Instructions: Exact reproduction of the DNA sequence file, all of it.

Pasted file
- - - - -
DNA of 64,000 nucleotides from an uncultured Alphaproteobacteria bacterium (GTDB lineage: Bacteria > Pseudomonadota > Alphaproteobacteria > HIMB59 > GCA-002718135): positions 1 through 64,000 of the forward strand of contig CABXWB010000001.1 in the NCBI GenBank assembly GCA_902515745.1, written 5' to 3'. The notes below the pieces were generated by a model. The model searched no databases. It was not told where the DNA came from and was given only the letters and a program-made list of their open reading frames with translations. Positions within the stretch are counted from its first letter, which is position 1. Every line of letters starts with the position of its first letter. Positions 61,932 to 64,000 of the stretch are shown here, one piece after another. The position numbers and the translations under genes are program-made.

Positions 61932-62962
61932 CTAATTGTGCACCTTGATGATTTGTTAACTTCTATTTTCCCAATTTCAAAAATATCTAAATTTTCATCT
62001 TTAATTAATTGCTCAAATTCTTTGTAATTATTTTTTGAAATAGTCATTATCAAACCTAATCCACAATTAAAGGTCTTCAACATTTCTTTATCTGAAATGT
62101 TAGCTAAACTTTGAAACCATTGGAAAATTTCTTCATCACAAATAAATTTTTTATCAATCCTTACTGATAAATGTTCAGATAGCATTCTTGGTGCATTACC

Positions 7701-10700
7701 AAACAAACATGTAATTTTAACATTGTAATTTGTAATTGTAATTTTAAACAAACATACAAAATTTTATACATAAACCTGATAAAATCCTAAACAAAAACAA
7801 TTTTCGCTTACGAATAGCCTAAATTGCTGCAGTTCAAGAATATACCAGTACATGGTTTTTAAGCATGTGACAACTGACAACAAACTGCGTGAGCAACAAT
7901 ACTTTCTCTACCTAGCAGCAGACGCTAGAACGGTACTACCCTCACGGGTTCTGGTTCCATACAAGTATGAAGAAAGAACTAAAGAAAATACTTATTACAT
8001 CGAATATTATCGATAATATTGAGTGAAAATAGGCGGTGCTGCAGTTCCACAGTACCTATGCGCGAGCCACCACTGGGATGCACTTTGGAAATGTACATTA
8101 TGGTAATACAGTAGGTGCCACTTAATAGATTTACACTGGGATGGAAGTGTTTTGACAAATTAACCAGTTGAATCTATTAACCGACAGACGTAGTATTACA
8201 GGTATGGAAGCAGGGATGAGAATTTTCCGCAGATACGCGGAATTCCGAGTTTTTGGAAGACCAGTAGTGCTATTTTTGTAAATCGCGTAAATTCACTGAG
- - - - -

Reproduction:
DNA of 64,000 nucleotides from an uncultured Alphaproteobacteria bacterium (GTDB lineage: Bacteria > Pseudomonadota > Alphaproteobacteria > HIMB59 > GCA-002718135): positions 1 through 64,000 of the forward strand of contig CABXWB010000001.1 in the NCBI GenBank assembly GCA_902515745.1, written 5' to 3'. The notes below the pieces were generated by a model. The model searched no databases. It was not told where the DNA came from and was given only the letters and a program-made list of their open reading frames with translations. Positions within the stretch are counted from its first letter, which is position 1. Every line of letters starts with the position of its first letter. Positions 61,932 to 64,000 of the stretch are shown here, one piece after another. The position numbers and the translations under genes are program-made.

Positions 61932-62962
61932 CTAATTGTGCACCTTGATGATTTGTTAACTTCTATTTTCCCAATTTCAAAAATATCTAAATTTTCATCT
62001 TTAATTAATTGCTCAAATTCTTTGTAATTATTTTTTGAAATAGTCATTATCAAACCTAATCCACAATTAAAGGTCTTCAACATTTCTTTATCTGAAATGT
62101 TAGCTAAACTTTGAAACCATTGGAAAATTTCTTCATCACAAATAAATTTTTTATCAATCCTTACTGATAAATGTTCAGATAGCATTCTTGGTGCATTACC

Positions 7701-10700
7701 AAACAAACATGTAATTTTAACATTGTAATTTGTAATTGTAATTTTAAACAAACATACAAAATTTTATACATAAACCTGATAAAATCCTAAACAAAAACAA
7801 TTTTCGCTTACGAATAGCCTAAATTGCTGCAGTTCAAGAATATACCAGTACATGGTTTTTAAGCATGTGACAACTGACAACAAACTGCGTGAGCAACAAT
7901 ACTTTCTCTACCTAGCAGCAGACGCTAGAACGGTACTACCCTCACGGGTTCTGGTTCCATACAAGTATGAAGAAAGAACTAAAGAAAATACTTATTACAT
8001 CGAATATTATCGATAATATTGAGTGAAAATAGGCGGTGCTGCAGTTCCACAGTACCTATGCGCGAGCCACCACTGGGATGCACTTTGGAAATGTACATTA
8101 TGGTAATACAGTAGGTGCCACTTAATAGATTTACACTGGGATGGAAGTGTTTTGACAAATTAACCAGTTGAATCTATTAACCGACAGACGTAGTATTACA
8201 GGTATGGAAGCAGGGATGAGAATTTTCCGCAGATACGCGGAATTCCGAGTTTTTGGAAGACCAGTAGTGCTATTTTTGTAAATCGCGTAAATTCACTGAG